John Kentera was first and foremost a gentleman, in the truest sense of the word. And if he loved you he did so to the deepest depths of his heart, said his granddaughter Ashley Kentera Brophy, who cared for — and lived with him — for the last three-and-a-half years of his life. John Kentera passed away from kidney failure in the family’s Leucadia home on Monday, Oct. 24, 2011.
Ashley said it was as though her grandfather was holding onto life for her wedding day. She and her husband, Matthew Brophy, married just nine days before his passing, on Oct. 15 – his 88th birthday. “My wedding anniversary for my entire life will be on his birthday,” said Brophy, who cherished her grandfather.
Born in 1923 in Globe, Ariz., John, in his adult life, was a resident of Solana Beach for 55 years. His parents had roots in Yugoslavia; they immigrated to America through Ellis Island, then migrated west to Arizona and settled in California. Part of a family of six, growing up during the Great Depression, John helped tend 40 acres of farmland in Madera. With little money, the family Christmas tree was a decorated olive branch and a typical present was a pair of blue jeans that would last the entire year. Despite the austerity, John was a good student and graduated from Madera High School as a standout athlete in track and field, and football.
At age 19, John enlisted in the U.S. Army, recruited into the 11th Airborne Division in North Carolina. He trained as a pilot for gliders — coffins with wings — as John called them. One of his early missions ended in tragedy when a major crash crushed his legs. He survived the accident and with an honorable discharge returned to civilian life. “He was a tough man,” said his son, coach John Kentera, a local radio sportscaster for XX 1090.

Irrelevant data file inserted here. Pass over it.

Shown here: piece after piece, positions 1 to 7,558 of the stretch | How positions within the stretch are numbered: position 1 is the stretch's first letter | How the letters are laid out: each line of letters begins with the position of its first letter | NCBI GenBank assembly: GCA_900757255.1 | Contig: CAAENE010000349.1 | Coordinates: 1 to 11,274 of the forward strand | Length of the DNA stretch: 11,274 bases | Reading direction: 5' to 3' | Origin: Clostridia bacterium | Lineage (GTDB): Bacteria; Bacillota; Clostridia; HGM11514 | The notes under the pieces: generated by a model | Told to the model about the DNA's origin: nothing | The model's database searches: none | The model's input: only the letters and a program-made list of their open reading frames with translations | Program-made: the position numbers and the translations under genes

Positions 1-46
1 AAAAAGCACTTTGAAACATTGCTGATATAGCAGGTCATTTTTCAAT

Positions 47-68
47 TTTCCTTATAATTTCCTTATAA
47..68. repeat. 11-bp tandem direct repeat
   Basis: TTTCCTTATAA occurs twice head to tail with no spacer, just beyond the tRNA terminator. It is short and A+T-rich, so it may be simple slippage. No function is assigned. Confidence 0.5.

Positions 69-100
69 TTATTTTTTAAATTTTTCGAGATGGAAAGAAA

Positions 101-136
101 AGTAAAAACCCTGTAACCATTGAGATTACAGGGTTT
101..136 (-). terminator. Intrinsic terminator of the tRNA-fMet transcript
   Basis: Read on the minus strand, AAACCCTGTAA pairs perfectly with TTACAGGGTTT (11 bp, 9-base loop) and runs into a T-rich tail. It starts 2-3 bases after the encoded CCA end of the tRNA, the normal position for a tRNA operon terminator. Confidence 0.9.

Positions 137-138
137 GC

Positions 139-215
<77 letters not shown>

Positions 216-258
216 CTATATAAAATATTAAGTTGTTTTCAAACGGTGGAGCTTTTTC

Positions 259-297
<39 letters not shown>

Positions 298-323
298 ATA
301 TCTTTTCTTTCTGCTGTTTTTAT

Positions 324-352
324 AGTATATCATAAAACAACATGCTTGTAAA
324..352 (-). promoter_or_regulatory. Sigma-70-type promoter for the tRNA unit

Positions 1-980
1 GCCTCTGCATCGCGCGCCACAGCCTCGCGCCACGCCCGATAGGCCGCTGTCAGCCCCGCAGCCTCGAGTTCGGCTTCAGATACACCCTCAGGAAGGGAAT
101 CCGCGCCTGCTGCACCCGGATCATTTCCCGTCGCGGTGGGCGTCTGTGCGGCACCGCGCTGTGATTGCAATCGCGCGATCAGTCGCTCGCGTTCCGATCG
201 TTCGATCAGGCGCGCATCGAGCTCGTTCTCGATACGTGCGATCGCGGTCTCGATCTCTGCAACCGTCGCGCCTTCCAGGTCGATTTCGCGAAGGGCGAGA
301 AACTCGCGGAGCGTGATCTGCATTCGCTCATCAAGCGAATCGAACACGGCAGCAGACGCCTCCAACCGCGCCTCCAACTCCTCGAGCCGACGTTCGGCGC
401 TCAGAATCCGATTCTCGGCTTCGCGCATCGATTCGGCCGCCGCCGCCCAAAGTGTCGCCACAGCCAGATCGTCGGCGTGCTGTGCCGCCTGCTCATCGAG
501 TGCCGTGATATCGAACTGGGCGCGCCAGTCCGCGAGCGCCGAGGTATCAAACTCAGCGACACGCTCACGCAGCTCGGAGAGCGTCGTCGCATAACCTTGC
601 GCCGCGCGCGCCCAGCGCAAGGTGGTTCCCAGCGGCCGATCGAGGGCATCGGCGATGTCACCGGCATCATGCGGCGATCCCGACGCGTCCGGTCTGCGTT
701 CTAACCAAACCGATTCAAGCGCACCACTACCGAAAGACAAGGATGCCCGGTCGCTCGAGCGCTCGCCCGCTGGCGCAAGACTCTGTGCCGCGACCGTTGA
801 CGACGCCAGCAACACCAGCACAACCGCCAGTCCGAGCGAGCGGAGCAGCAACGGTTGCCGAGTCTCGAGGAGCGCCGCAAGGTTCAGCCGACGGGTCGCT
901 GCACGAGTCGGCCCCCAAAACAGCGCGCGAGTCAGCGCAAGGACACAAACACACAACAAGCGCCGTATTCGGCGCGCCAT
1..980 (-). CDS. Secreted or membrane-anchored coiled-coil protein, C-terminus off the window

After World War II, John played offensive left guard for the football team at the University of Nevada, Reno. In 1949, he won the title of Nevada State Heavy Weight Boxing Champion, beating Ernest “Jitterbug” Collier. He boxed in 14 professional fights after a lengthy amateur career.
Based in Lake Tahoe and Reno, working as a bartender and bodyguard to the infamous club owner Eddie Sahati, John experienced the darker side of the gaming business, witnessing several mob shootings. These hushed-up incidents were shared in his later years and added to his colorful biography, which was legendary. Some of his recollections were retold in an Arcadia book on the history of Encinitas, published in 2006.
Close ties to family found John commuting between Reno and Leucadia in the 1950s. He worked at his parents’ grocery store, the Palace Market, and at their Auto Court on North Highway 101, which helped develop his business skills. This led to his opening Johnny’s Beer Bar in partnership with his brother, Andy, a business which spanned 44 years. Later renamed The Leucadian, it is still operational under new ownership.